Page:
When negotiating contracts or agreements where a third party (e.g. a service provider such as an Administrator), the parties should take care to oblige the service provider to ensure that they comply with relevant data protection laws and will protect the data which they receive or will process. A careful review of the liability clauses and indemnities should be reviewed to establish which party will be liable in the event that there is a breach. Certain jurisdictions require paperwork to be put in place covering export or transfers of data (see the references to the EU Model Contracts below). In addition, by way of example the Massachusetts data protection regulations require that parties include a contractual provision in contracts to implement and maintain appropriate security measures for the safeguarding of personal information. As from March 2012, parties were required go back and request that such a provision be included in existing contracts.

What terms should be included in an Offering Memorandum or Subscription document to cover data protection?

When preparing the disclosures in the offering memorandum and subscription documents, consideration should be given to including risk disclosures that information may be transferred to jurisdictions which do not have comparable data protection standards, opt-in or opt-out clauses for investors to decide if they want to share their information (or consents) and consents in the event that information is to be shared with third parties.

What restrictions apply to data export from the EU?

In the European Union, the key term is that a third country to which information is exported must have data protection measures which are "adequate". Note the use of the term "adequate" rather than "equivalent". The European Union currently recognizes a limited number of jurisdictions as having adequate data protection measures. The jurisdictions are Argentina, Canada, Guernsey, Isle of Man and Switzerland. For the purposes of the EU Data Protection Directive those jurisdictions are therefore treated in the same way as data being transmitted between EU member states. For countries (including the U.S.) which are not so recognized as having adequate data protection standards then additional steps must be taken in order to export the data to such third countries.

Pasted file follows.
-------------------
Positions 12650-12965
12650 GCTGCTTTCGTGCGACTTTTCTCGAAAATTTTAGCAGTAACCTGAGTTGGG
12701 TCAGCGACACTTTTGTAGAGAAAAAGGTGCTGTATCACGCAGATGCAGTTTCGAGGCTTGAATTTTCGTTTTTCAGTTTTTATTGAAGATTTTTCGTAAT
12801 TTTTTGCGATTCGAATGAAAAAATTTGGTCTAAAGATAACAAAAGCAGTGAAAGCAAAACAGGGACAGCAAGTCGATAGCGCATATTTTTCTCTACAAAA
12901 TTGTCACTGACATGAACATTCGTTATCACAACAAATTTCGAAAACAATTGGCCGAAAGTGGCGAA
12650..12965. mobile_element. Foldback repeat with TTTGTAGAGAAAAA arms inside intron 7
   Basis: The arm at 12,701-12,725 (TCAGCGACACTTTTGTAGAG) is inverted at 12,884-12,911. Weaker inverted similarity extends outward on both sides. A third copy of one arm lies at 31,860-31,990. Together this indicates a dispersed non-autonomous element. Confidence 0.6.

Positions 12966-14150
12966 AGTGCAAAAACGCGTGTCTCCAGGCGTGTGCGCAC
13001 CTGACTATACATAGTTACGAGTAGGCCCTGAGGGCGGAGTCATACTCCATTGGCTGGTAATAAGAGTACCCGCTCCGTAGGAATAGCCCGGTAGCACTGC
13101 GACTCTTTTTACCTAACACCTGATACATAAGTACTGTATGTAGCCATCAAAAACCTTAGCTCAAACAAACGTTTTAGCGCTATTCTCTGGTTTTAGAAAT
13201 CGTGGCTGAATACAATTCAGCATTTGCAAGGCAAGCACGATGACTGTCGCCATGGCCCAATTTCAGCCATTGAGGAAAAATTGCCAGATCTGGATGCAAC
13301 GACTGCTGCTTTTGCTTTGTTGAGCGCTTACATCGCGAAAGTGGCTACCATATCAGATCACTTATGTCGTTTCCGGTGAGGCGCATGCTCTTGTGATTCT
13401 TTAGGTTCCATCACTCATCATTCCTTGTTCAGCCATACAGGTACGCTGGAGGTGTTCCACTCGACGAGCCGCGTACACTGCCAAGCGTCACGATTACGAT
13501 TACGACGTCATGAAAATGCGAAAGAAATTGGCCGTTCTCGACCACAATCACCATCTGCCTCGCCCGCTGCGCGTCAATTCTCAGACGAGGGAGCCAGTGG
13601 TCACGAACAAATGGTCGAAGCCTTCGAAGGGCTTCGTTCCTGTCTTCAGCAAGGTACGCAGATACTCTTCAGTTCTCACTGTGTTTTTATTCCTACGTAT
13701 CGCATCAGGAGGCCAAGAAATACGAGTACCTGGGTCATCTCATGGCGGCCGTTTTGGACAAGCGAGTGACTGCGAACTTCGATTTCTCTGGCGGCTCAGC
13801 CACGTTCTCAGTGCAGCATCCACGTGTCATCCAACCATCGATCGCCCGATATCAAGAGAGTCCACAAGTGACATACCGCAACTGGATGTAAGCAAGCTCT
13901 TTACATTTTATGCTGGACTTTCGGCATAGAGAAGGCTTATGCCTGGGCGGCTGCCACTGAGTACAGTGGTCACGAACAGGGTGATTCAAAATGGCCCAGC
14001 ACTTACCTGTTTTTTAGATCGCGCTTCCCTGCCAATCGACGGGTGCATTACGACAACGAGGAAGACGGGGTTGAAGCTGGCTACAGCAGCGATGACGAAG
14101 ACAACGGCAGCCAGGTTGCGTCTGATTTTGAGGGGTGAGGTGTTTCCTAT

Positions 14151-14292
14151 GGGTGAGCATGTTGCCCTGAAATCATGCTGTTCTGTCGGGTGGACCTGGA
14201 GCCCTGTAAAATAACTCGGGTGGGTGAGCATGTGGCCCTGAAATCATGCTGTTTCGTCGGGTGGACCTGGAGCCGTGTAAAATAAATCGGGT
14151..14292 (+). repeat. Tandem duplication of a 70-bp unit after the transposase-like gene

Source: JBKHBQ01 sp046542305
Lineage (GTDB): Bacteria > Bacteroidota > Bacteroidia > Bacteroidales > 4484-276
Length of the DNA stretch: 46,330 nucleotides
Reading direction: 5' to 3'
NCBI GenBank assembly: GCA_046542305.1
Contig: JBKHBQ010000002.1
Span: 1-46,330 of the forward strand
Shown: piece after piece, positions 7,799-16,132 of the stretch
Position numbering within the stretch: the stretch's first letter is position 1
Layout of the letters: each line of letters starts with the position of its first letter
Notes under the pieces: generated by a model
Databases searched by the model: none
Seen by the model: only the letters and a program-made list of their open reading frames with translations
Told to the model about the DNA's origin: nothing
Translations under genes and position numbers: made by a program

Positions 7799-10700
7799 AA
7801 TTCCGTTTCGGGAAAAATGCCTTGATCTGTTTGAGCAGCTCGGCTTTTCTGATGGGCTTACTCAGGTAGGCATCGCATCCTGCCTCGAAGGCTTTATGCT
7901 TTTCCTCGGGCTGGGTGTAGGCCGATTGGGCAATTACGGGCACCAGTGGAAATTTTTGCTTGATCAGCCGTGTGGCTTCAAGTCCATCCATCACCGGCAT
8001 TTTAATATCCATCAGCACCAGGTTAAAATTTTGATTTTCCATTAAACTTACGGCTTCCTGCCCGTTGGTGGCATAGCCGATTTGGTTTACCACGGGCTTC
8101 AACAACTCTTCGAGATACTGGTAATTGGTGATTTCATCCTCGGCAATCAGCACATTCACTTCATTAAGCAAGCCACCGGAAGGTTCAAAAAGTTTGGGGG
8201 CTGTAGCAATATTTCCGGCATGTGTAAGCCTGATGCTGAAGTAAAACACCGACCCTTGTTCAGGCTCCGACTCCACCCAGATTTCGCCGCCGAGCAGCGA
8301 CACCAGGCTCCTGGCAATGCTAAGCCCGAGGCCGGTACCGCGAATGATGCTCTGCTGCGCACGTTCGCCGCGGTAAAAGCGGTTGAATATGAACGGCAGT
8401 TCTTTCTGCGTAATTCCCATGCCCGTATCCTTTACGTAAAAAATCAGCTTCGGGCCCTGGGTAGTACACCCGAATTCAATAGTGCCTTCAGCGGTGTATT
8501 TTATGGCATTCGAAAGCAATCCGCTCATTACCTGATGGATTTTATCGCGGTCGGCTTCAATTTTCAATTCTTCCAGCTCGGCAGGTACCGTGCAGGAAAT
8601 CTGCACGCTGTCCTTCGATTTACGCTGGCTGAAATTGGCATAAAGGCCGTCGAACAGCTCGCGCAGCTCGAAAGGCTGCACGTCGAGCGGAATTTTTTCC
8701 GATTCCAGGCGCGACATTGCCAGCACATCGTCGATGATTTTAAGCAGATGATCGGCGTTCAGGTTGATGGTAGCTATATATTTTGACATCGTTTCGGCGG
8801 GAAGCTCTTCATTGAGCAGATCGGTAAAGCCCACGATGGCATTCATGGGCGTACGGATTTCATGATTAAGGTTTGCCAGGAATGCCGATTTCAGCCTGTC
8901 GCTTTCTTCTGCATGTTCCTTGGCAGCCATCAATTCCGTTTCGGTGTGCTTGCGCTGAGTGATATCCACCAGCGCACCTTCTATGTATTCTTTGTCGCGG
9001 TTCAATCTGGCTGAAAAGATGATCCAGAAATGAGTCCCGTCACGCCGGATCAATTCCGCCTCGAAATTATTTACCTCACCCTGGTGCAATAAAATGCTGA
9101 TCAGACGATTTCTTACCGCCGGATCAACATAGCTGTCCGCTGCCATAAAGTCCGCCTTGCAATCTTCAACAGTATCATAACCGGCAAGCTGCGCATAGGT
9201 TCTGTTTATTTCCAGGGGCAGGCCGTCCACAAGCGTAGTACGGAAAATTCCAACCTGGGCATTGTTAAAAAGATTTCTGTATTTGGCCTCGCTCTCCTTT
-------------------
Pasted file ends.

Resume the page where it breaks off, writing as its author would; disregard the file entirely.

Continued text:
The European Union and the U.S. agreed to a special arrangement where data transfers from the EU to the U.S may be regarded as subject to "safe harbor" provisions. Under the terms of the safe harbor, if an entity in the U.S. wishes to process data on EU Data subjects they must self certify to comply with certain data protection principles set out in the EU Data Protection Directive (which are similar to the principles applying to data processors in the EU).

Transfers to other countries which do not have adequate data protection standards, can be achieved on a case-by-case basis by entering into "model contracts" under the terms of the EU Data Protection Directive. The European Union has agreed the form of the "model contracts". The terms of the model contracts are quite standard, however, it should be noted that election as to the type of information being exported may need to be specified. In addition, some European Union member states require registration of the model contracts, while others do not. Therefore, it is important to verify what the laws of the relevant member state require to make the data export under the model contracts effective.

Do you have a proper data protection system or require further advice?

Please contact Anthony Murray of Murray LLP for assistance.